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Port Orange Observer Friday, Feb. 22, 2019 2 years ago

Port Orange City Council considering implementing fire assessment fee

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An ordinance will come up for discussion again in May.
by: Tanya Russo Staff Writer

Port Orange City Council voted 3-1 to prepare an ordinance establishing an assessment fee for fire services at its regular meeting on Feb. 19.

Councilman Chase Tramont voted against preparing the ordinance. When Amendment 1 did not pass last year, he said he lost interest in the need for a fee.

“From an administrative standpoint I understand the need to diversify your revenue stream,” Tramont said. “It’s another tool in the box. But from a taxpayer standpoint, it’s just another way to take more money from my pocket. Now you could lower the millage rate and add a fire fee but then you’re just kissing me on one cheek and smacking me on the other.”

The city has been looking into fire fee assessment since Oct., 2018, when Amendment 1 was up for vote. Council members wanted to explore ways of implementing equitable fees for service should the amendment have passed.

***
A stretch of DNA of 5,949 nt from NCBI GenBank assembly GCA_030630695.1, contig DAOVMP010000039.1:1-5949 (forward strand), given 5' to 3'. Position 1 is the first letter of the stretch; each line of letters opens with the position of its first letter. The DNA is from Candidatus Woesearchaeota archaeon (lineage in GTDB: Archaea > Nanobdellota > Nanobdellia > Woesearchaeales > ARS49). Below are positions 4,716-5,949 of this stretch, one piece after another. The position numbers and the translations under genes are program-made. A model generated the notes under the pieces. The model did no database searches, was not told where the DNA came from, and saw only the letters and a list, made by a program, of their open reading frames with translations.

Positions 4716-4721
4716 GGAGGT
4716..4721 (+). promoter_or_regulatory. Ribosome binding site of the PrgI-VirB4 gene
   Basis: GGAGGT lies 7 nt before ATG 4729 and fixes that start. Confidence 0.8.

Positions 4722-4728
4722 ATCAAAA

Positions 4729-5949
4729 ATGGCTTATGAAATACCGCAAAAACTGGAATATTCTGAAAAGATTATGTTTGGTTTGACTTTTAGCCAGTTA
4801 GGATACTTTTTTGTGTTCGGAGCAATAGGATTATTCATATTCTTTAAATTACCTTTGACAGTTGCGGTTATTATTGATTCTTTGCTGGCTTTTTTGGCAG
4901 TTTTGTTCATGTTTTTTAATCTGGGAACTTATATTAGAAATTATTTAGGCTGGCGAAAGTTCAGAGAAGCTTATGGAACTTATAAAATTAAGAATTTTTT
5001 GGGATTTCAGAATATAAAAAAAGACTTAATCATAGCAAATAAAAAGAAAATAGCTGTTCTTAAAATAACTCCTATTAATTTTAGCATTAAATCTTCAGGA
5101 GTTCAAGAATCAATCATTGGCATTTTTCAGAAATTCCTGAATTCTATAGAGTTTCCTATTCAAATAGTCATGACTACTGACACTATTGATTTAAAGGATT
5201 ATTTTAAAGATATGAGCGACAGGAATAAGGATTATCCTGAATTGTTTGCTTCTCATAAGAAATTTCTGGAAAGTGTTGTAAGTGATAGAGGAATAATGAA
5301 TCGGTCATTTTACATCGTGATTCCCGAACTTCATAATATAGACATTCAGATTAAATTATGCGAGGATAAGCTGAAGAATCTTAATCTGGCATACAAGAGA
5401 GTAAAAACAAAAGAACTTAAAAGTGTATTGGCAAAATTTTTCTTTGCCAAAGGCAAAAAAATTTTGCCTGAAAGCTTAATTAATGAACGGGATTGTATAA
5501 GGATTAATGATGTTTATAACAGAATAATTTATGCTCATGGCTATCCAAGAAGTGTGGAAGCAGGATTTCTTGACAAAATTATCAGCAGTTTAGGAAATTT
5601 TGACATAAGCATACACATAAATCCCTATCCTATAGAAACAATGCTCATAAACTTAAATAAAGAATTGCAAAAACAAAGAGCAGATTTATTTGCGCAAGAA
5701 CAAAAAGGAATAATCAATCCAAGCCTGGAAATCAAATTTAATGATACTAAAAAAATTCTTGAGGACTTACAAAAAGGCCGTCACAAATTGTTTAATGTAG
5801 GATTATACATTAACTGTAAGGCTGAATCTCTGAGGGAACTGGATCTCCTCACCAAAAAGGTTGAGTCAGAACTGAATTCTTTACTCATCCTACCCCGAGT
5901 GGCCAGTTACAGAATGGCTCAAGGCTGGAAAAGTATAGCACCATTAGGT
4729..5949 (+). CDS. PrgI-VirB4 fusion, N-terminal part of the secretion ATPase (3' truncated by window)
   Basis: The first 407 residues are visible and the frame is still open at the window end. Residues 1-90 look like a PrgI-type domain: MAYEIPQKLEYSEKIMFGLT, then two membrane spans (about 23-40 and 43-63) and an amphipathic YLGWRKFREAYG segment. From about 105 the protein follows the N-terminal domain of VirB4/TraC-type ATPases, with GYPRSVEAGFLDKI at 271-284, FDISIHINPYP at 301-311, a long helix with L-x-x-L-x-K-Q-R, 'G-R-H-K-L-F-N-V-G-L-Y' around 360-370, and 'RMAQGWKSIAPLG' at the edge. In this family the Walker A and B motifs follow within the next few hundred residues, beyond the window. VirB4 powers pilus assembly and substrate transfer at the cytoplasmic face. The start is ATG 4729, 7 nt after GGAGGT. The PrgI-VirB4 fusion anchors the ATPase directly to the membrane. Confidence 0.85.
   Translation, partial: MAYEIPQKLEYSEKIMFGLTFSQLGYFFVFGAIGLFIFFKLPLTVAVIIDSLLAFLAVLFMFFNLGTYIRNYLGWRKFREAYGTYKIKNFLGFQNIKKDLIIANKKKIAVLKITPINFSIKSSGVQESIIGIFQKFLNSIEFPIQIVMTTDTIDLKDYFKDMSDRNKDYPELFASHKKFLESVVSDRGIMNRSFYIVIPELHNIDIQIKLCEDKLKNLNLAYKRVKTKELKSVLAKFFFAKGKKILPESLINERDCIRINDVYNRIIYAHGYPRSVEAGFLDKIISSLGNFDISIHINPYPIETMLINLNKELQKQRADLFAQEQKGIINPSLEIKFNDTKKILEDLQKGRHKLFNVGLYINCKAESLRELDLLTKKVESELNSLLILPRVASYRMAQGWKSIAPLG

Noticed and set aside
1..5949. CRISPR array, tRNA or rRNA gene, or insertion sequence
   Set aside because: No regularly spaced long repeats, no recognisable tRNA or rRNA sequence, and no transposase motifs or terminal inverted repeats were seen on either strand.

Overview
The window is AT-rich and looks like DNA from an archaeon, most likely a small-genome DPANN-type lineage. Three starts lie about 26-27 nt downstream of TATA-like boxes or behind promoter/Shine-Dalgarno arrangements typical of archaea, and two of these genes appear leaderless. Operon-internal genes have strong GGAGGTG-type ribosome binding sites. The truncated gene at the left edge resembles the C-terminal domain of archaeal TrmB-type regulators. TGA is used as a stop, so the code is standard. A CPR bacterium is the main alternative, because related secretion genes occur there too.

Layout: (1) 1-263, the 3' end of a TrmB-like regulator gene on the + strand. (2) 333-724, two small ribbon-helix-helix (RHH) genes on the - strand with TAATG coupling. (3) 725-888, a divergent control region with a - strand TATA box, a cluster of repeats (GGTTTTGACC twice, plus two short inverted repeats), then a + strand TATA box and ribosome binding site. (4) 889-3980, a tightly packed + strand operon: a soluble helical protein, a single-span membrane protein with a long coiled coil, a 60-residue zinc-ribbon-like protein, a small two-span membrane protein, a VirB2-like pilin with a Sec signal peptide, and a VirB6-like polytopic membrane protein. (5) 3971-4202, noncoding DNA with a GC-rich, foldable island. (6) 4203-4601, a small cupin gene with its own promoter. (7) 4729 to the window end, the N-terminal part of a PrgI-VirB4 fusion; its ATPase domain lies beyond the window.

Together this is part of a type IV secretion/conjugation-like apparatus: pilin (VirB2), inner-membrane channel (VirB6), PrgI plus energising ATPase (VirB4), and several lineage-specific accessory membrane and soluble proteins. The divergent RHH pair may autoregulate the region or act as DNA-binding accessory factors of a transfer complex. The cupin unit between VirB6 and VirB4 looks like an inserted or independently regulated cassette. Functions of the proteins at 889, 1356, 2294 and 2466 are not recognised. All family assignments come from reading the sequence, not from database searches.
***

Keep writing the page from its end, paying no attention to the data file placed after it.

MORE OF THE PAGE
Sandy Walker, with Government Services Group, Inc., presented information about fire assessments (a charge imposed against real property to pay for fire protection services) to City Council, including advantages like diversity with funds, and an even cost spread among the public. Since everyone receives fire services, the cost of a service is more equitable, according to Walker's presentation. 

Another advantage she presented was that a set budget creates a stable revenue stream.

Mayor Don Burnette gave a business perspective.

“Any time a business can diversify its income stream is a good thing,” he said. “There are over 1,000 homes in Port Orange that don’t pay taxes but they use our services.”

If a fee of $25 per household was put in place, it could generate about $833,000 for the city, he said. Councilman Drew Bastion said he was familiar with this kind of fee and thought it should be an option to consider further.

Councilman Scott Stiltner had questions about what the fairest way to handle fees for fire services would be.

“Shouldn’t everyone pay something?" Stiltner said. "What’s the fairest way to do this? Some homes pay too much in taxes, some pay none."

Allan Rosen, assistant city manager, said that preparing an ordinance for fire service fee consideration does not lock the city into implementation. The ordinance will come up for discussion again in May.

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